Statutory context includes earlier-enacted statutes, but does not include later-enacted statutes.” State v. Neff, 265 P.3d 62, 65 (Or. App. 2011). Indeed, [i]f as in this case two statutes are involved, the rationale for the later one cannot automatically be transformed by some thaumaturgical feat of rhetorical prestidigitation into the rationale for the preexisting one.” Denny v. Westfield State College, 880 F.2d 1465, 1470 (1st Cir. 1989). RSA 21:49 was enacted in 1997 as part of comprehensive legislation prohibiting discrimination based upon sexual orientation. See Laws 1997, 108:1, : 2; cf. Laws 1997, 108:16 (amending the hate crime statute to include a reference to RSA 21:49). In contrast, RSA 651:6, I(f) was enacted in 1990 as a hate crime penalty enhancement. See Laws 1990, 68:1. Accordingly, we conclude that the statutory definition of sexual orientation enacted seven years after the hate crime statute cannot, and does not, shed light on the legislature’s intent when it enacted the hate crime statute.

The defendant further supports his statutory interpretation by comparing our hate crime statute with statutes from other states. He argues that because statutes in a number of other states refer explicitly to the “actual or perceived” protected status of the victim, see 720 Ill. Comp. Stat. 5/12-7.1 (2002 & Supp. 2012), or to a crime committed “because of” a protected status,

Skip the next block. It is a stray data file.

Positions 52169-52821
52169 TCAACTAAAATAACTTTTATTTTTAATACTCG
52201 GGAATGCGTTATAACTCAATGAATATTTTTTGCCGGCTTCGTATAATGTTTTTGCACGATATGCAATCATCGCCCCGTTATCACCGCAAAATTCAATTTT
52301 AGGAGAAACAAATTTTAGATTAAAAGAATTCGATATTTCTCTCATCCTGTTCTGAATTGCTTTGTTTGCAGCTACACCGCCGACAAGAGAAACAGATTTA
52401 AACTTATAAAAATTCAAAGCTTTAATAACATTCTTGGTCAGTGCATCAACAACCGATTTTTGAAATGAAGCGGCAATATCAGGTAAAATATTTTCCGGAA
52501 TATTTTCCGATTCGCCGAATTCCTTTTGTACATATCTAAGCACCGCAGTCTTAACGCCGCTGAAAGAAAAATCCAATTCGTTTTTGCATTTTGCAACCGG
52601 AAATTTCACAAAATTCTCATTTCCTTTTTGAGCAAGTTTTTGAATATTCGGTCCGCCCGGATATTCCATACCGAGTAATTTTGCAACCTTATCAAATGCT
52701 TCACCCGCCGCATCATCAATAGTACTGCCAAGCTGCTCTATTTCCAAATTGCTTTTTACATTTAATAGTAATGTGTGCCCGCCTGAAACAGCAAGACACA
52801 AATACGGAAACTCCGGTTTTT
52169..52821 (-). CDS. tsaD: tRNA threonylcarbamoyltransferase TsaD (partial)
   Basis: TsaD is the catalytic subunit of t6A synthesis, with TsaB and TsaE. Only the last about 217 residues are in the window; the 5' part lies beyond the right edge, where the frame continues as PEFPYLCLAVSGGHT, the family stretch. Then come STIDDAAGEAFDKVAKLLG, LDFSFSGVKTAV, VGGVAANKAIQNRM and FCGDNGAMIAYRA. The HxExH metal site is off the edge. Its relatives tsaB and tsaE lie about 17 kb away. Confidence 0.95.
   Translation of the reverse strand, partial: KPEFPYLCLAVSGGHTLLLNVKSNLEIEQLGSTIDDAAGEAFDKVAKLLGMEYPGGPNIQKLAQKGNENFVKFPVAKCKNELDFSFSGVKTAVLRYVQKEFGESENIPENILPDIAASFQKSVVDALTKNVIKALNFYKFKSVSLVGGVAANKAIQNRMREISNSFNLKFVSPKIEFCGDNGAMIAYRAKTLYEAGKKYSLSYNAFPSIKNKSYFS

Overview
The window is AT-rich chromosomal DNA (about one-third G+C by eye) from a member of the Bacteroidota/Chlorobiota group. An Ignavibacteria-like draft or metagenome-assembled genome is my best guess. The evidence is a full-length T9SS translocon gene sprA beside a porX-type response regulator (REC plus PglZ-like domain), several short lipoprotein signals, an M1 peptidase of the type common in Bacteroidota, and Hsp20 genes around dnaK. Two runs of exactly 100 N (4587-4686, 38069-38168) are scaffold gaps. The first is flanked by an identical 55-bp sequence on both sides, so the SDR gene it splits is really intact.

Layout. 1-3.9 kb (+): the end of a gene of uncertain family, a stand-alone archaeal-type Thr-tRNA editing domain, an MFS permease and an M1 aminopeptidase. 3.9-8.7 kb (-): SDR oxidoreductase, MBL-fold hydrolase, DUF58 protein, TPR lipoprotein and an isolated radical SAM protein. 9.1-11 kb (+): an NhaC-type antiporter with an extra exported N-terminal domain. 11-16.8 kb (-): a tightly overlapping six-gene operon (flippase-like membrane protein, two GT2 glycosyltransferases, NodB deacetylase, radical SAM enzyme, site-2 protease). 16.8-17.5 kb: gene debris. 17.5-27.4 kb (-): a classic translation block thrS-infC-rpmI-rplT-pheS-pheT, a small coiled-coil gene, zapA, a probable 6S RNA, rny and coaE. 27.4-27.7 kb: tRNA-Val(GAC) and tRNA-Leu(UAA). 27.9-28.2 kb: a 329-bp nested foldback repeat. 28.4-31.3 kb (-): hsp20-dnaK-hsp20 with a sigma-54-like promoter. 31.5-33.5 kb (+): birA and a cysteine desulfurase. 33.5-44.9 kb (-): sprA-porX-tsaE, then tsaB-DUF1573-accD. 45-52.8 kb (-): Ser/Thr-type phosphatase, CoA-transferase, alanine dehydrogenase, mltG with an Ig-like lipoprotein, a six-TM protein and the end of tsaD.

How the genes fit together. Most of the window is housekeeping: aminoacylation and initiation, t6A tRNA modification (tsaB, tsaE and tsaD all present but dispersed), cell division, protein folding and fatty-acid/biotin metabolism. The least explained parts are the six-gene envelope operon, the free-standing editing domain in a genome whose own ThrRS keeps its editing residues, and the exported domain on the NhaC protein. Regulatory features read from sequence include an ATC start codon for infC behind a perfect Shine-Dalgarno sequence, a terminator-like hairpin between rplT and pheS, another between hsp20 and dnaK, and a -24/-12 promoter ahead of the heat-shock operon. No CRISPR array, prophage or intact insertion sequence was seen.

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without identifying a victim, see, e.g., N.J. Stat. Ann. § 2C:161 (2005 & Supp. 2011), the absence of such terminology in our own statute must indicate the legislature’s intent to enhance the penalty only when the victim was accurately targeted as an actual member of a protected class. We are not persuaded.

The mere fact that some states use the word “perceivedin their hate crime statutes, while our legislature has not chosen to use the word “perceived,” does not affect our analysis: Although the perceived status of the victims is explicitly stated in the statutes of other states, as we explained above, that basic concept is implicit in our statute. Our task here is to interpret our hate crime statute; the language in other states’ statutes is of little assistance. Second, we cannot find, nor has the defendant cited, any case in which a court has interpreted a hate crime statute that, like ours, does not explicitly refer to the defendant’s perception of status as a motivating factor as requiring the State to prove the victim’s actual religion.